Thursday, November 10, 2011

Container Shipping, Freight and Logistics Sectors Show Mixed Financial Results

Q3 Figures Out for Ocean Shipping, Rail, Air and Road Haulage
Shipping News Feature

WORLDWIDE – More third quarter results out recently show the confused state of the global freight and logistics market. Maersk, with the biggest container shipping fleet in the world and a sizeable share of the tanker market admit to poor results despite healthy tonnage increases, mainly due to the collapse of freight rates in both sectors.

AP Moller Maersk as a group cover a wide range of logistics activities but its current financial statistics show a 78% drop ($371 million against $1,671 million) in profits for Q3 against last year with a first nine month drop of 26% (£3.1 billion as opposed to $4.2 billion). Despite increasing box traffic by 16% in the quarter to 2.1 million forty foot equivalent units (FFE) this was not enough to offset the impact from declining freight rates (down 12% on average) and a one year fuel price hike of almost 50% leading to a loss for the period of $297m (previous profit $1,028m). Despite this Maersk has launched their daily guaranteed arrival Asia to Europe service in an attempt to corner that market, driven no doubt by their commitment to increasing the size of their fleet, a strategy devised in more bountiful times.

Maersk Tankers continued to face difficult market conditions and posted a loss of $37m and, with overcapacity in crude and product carrying activity likely to continue, the future is not bright. However Maersk point out any gas carrying capacity is positively influenced by limited new supply. Maersk FPSO’s and Maersk LNG had full vessel utilization during Q3 and posted a profit of $59 million but last month an agreement was signed to sell Maersk LNG for $1.4bn on a cash and debt free basis yet the company says this will not have significant impact on the Group's profit.

Maersk has the advantage that its commitment to the energy sector may ameliorate the situation and Maersk Oil has a 20% share in the Avaldsnes discovery in Norway, where the operator raised the estimates of recoverable resources in September 2011, increasing Maersk Oil’s share from 20-80 million barrels to 160-360 million barrels of oil equivalents.

Whilst Maersk’s salvage company, Svitzer, showed a $1 million profit rise to $34 million ‘other businesses’ which presumably includes the logistics subsidiary Damco, dropped to $42.4 million from $181.5 million but Maersk claim income from other businesses is expected to be above 2010 excluding divestment gains.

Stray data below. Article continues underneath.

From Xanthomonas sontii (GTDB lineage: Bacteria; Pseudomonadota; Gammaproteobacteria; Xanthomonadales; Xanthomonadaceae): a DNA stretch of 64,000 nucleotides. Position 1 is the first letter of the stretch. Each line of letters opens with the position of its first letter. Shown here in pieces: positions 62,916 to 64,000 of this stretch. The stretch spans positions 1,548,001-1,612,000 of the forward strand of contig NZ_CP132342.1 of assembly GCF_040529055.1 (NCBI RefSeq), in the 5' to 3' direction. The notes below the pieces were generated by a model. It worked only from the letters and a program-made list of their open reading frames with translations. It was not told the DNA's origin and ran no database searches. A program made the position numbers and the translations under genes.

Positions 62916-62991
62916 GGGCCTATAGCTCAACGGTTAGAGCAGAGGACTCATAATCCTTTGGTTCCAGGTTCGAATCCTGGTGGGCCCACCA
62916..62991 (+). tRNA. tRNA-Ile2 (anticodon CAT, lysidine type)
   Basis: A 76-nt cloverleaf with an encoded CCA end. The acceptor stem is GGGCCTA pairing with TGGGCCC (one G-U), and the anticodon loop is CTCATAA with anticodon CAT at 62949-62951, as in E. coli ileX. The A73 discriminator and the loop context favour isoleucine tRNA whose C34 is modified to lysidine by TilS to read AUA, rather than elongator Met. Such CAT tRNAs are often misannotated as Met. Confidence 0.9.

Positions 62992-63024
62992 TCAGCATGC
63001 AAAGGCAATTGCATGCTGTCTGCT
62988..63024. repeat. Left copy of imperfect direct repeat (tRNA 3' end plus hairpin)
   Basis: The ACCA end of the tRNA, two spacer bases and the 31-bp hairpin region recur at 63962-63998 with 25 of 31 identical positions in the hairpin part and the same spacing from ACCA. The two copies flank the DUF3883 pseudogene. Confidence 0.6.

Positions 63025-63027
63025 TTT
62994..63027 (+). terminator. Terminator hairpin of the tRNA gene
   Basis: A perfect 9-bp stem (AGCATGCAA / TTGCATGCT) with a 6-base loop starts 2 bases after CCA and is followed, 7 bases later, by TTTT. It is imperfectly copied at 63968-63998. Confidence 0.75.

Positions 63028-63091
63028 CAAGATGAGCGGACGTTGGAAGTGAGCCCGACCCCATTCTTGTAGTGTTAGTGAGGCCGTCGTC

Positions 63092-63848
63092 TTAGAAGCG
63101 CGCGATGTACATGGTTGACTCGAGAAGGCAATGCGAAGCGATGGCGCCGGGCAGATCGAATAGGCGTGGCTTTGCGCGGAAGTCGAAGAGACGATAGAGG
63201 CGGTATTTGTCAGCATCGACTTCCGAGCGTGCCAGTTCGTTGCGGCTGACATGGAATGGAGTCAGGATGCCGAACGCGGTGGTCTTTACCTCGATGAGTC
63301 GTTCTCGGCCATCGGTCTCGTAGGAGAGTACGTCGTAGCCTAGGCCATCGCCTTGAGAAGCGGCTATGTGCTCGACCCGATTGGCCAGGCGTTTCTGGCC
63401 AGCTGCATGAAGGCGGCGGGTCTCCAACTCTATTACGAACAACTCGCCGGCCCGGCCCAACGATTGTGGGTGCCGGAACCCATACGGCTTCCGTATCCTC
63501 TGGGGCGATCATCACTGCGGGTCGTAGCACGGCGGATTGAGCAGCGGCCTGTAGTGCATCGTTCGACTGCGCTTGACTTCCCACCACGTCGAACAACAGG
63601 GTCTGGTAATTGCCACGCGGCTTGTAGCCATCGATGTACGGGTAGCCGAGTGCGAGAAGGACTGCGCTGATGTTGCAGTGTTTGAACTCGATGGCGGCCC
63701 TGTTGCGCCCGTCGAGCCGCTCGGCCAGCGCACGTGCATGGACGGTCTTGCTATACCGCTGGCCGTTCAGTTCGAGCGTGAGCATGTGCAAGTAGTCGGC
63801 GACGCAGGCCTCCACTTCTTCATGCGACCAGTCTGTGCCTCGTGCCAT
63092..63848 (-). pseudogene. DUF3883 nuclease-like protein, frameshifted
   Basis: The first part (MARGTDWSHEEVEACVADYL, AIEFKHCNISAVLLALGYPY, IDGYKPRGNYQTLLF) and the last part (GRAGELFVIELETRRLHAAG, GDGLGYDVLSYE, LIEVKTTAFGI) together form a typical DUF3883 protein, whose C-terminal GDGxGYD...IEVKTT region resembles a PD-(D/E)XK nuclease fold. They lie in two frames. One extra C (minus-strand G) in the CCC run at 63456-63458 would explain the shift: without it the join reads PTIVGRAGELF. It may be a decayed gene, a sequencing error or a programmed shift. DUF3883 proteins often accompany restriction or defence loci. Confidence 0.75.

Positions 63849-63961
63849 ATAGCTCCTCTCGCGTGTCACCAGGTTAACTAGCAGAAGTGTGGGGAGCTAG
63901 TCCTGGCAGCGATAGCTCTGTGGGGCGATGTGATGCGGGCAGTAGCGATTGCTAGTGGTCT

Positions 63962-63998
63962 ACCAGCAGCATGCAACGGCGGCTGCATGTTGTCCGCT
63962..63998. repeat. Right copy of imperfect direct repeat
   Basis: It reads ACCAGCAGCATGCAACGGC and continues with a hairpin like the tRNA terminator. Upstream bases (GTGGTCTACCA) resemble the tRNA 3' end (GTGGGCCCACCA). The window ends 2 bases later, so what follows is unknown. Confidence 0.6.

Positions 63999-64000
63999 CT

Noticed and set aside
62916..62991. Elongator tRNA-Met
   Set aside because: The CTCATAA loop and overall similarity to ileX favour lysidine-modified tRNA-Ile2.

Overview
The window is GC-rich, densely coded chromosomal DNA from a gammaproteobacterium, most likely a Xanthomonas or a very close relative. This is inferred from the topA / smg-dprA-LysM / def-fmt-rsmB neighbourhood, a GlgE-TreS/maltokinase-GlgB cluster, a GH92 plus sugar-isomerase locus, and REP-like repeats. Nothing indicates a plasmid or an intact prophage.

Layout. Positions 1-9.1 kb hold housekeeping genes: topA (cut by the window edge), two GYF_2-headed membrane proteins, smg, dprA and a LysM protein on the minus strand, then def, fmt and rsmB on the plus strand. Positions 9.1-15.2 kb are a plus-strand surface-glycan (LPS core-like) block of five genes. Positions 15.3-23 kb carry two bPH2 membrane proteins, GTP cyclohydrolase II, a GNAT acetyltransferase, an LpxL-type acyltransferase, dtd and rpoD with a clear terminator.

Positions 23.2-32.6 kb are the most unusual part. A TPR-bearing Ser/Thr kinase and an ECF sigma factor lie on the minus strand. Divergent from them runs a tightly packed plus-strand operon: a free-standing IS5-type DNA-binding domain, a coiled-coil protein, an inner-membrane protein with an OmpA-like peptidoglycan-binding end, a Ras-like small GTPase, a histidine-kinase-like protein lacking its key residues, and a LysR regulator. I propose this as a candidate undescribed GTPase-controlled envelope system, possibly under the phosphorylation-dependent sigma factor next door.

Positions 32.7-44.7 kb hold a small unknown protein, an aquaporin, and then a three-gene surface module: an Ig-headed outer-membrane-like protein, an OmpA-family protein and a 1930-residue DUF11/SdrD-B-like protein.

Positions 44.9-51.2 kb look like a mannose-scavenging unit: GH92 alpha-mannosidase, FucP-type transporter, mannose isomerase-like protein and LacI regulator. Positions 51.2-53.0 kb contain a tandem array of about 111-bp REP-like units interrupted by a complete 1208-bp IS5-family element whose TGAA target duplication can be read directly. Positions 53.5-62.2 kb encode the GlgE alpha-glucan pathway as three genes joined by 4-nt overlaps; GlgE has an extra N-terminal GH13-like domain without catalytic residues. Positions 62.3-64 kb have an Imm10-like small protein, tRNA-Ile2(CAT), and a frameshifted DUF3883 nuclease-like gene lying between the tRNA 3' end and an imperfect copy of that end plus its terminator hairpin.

Maersk’s shipping results and forecasts, like COSCO and NOL before them, mirror a miserable outlook for the next few years with container carrying capacity expected to exceed demand by a considerable margin. Current new build orders are said to equate to 30% of the current merchant marine fleet in terms of box capacity at a time when vessels are already carrying short loads and slow steaming to conserve fuel thus increasing overall capacity at sea.

Meanwhile air freight carrier Air France-KLM reports Q3 cargo levels down year on year just over 2% at a time when the group had extra capacity available set against 2010, revenue levels also suffered, down 1.7% to €773 milion with an ‘operating result’ down from €7 million in September 2010 to minus €37 million a year later. Despite negative currency fluctuations the group overall recorded increased revenue’s in Q3 to €6.79 billion supported by strong passenger growth.

In the postal sector Deutsche Post AG, Europe’s largest postal service, gained the most in 18 months in Frankfurt trading as growth in Asian express shipments and German parcel volume prompted the company to raise its full-year forecast. Deutsche Post stock immediately gained up to 7.1% to €11.45 before settling back. The Bonn-based company said that earnings before interest and tax in 2011 will total more than €2.4 billion exceeding the top end of its earlier forecast range.

Across the pond US rail freight seems to be on the up with American Railcar Industries Incorporated which deals in bulk carrying wagons (hoppers and tanks) topping a buoyant set of results for the sector. Revenue at the company showed a 94% jump in Q3 to $126 million. Analysts say the jump in stocks in the sector is fuelled by the cranking up of oil and natural gas production. Besides the obvious need to carry the product ‘fracking’is very much the new black in the industry, the process whereby fissures are opened in the earth’s crust hydraulically to release sub surface energy sources.

The system demands the supply of huge quantities of sand, typical of ore products which are only financially viable if delivered by rail. The increased demand has led to full order books for the wagon suppliers and a jump in revenue for the train and track companies and, with all suppliers running at capacity, the price of the rail cars will be at a premium as industry experts predict 50,000 extra bulk carrying wagons will be needed by 2015. Whilst traditional markets like agriculture and chemicals contract, scrap metals and ore shipments continue to grow with the new energy based industry to more than fill the gap.

Meanwhile in the world of US trucking Old Dominion Freight Lines (ODFL) is a typical American LTL (less than truck load) freight consolidator and haulage company with 90% of the group’s income emanating from these operations. Q3 revenues rose from $396,000 to $494,000 year on year with net income rising to 7.8% (against 6.2%) and income for the first 9 months up to 7.1% compared with 5% in 2010. Although fuel and other operating expenses rose, ODFL appear to have cut costs across the board including everything from insurance and office expenses to communications and wages. Full details can be seen HERE.

Photo: The practice of recovering oil and gas reserves by ‘Fracking’ has met with stiff opposition from several protest groups worldwide.